Xilinx was an early beneficiary of 5G networks. The company clocked tremendous growth when deployment of 5G networks began in South Korea in early 2019, but it eventually lost its wheels thanks to the broader semiconductor slowdown and restrictions imposed on Huawei.

Xilinx pointed out in October that it hadn't received any license approvals from the Commerce Department that would have allowed it to resume shipments to Huawei. As a result, the company had to recalibrate its guidance for the full year as Huawei was anticipated to account for 6% to 8% of the company's total revenue this year.

But now that Micron has posted a positive development on the Huawei front in the wake of the U.S.-China trade deal, Xilinx could get back its mojo as well. More importantly, Xilinx's 5G business can get a shot in the arm next year as 5G deployments are expected to gather pace in more countries.

So far, the chipmaker has benefited from 5G deployments in China and South Korea, and in Japan to some extent. A Gartner report points out that 5G deployments in countries such as the U.A.E., Spain, Qatar, Sweden, Germany, and France will gain pace in 2020. As a result, 5G wireless infrastructure investments could swell from an estimated $2.2 billion this year to nearly $4.2 billion in 2020.

This means that Xilinx's 5G opportunity is still alive. The possible restart of shipments to Huawei and acceleration in 5G deployments could continue to fire up the chipmaker's wireless networks business in 2020.

Meanwhile, the 5G bump could also drive up demand for Xilinx's field-programmable gate array (FPGA) chips. We have already seen that data center upgrades are in the cards in a bid to tackle more complex workloads thanks to AI. Now, FPGAs are turning out to be a key component of AI-focused data centers, as they are capable of accelerating workloads with less power consumption.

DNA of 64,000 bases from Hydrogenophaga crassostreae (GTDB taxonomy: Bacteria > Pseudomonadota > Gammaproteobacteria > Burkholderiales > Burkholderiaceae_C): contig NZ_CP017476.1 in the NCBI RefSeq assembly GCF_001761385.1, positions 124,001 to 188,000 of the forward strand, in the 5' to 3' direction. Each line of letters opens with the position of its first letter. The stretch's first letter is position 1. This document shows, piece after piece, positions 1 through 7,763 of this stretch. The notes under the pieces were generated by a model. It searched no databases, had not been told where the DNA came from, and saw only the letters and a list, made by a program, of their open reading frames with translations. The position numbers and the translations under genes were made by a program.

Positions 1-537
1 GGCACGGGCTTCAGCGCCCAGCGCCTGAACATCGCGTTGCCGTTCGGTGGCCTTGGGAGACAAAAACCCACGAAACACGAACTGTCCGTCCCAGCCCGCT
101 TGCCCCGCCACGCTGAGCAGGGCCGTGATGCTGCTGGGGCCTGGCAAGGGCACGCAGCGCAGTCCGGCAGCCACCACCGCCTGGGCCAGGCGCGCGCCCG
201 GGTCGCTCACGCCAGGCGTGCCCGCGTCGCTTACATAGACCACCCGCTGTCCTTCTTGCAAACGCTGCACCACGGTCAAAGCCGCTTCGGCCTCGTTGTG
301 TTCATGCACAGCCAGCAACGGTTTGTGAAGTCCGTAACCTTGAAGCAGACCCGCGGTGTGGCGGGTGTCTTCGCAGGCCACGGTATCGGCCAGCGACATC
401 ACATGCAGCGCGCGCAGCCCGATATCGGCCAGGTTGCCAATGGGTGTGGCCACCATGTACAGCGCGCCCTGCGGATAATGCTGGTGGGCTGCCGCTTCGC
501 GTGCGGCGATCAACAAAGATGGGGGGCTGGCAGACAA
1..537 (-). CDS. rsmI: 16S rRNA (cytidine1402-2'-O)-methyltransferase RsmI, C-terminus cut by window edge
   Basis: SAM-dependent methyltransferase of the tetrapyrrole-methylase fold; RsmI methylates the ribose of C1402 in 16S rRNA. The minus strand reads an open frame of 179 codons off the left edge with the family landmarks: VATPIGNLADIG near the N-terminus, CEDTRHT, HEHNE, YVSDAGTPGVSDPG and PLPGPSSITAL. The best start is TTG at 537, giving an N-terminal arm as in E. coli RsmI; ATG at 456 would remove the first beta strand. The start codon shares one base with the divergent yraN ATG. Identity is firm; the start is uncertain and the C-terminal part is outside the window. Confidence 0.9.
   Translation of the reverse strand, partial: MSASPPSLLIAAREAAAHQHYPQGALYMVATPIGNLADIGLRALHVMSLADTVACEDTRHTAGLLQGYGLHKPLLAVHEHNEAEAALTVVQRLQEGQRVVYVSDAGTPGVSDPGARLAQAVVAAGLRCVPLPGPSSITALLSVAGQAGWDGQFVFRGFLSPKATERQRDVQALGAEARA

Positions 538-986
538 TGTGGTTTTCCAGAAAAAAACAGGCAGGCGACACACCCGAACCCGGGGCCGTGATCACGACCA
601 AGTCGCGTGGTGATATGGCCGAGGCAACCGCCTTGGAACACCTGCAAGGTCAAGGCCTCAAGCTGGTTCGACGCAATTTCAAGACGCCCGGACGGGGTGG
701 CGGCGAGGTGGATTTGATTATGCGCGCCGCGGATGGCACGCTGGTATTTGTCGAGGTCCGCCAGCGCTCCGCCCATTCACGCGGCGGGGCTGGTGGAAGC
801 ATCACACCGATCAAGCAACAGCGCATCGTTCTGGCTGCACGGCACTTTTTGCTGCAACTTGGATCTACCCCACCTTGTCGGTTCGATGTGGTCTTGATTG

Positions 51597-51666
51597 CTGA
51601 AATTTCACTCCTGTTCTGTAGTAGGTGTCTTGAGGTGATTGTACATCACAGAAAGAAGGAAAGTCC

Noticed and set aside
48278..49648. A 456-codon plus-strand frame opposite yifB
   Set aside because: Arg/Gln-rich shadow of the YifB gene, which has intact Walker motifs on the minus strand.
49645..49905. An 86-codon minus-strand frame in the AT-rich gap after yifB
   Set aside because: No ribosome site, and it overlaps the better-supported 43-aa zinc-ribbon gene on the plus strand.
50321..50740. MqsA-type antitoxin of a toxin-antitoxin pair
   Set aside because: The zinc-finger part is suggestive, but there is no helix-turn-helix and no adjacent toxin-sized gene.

Amazon (AMZN -0.82%), for instance, recently deployed FPGAs in Advanced Query Accelerator (AQUA) -- a new Amazon Web Services (AWS) application. Amazon claims that AQUA is 10 times faster than its rivals, which is proof that using FPGAs in data centers has its advantages.

Not surprisingly, a third-party research report points out that FPGAs are going to be the fastest-growing data center accelerators in the coming years. This is great news for Xilinx as the data center accelerator market itself is expected to grow at almost 50% a year through 2023, according to the report.

All these catalysts could help Xilinx step up its game next year. According to analyst estimates compiled by Yahoo! Finance, Xilinx's top-line growth could hit almost 10% in the coming fiscal year after this year's 6% growth.

The verdict

It can be concluded that both Xilinx and Micron are turnaround plays. But which of these two stocks are worth betting on depends on an investor's risk profile. That's because Xilinx is the safer bet as it has managed to deliver double-digit revenue growth in difficult times, while Micron's performance has been way off the mark.

MU Revenue (TTM) Chart

MU Revenue (TTM) data by YCharts

Micron's dependency on the memory price cycle is a risk that investors need to watch. If memory prices don't recover as the memory specialist anticipates, its rally could fizzle out next year. Xilinx, on the other hand, isn't dependent on any such cycle. The company looks poised to take advantage of secular growth trends in 5G and data centers, so it could turn out to be a better growth stock in 2020 as compared to Micron.

John Mackey, CEO of Whole Foods Market, an Amazon subsidiary, is a member of The Motley Fool's board of directors. Harsh Chauhan has no position in any of the stocks mentioned. The Motley Fool owns shares of and recommends Amazon. The Motley Fool recommends Gartner and Xilinx. The Motley Fool has a disclosure policy.

Premium Investing Services

Invest better with The Motley Fool. Get stock recommendations, portfolio guidance, and more from The Motley Fool's premium services.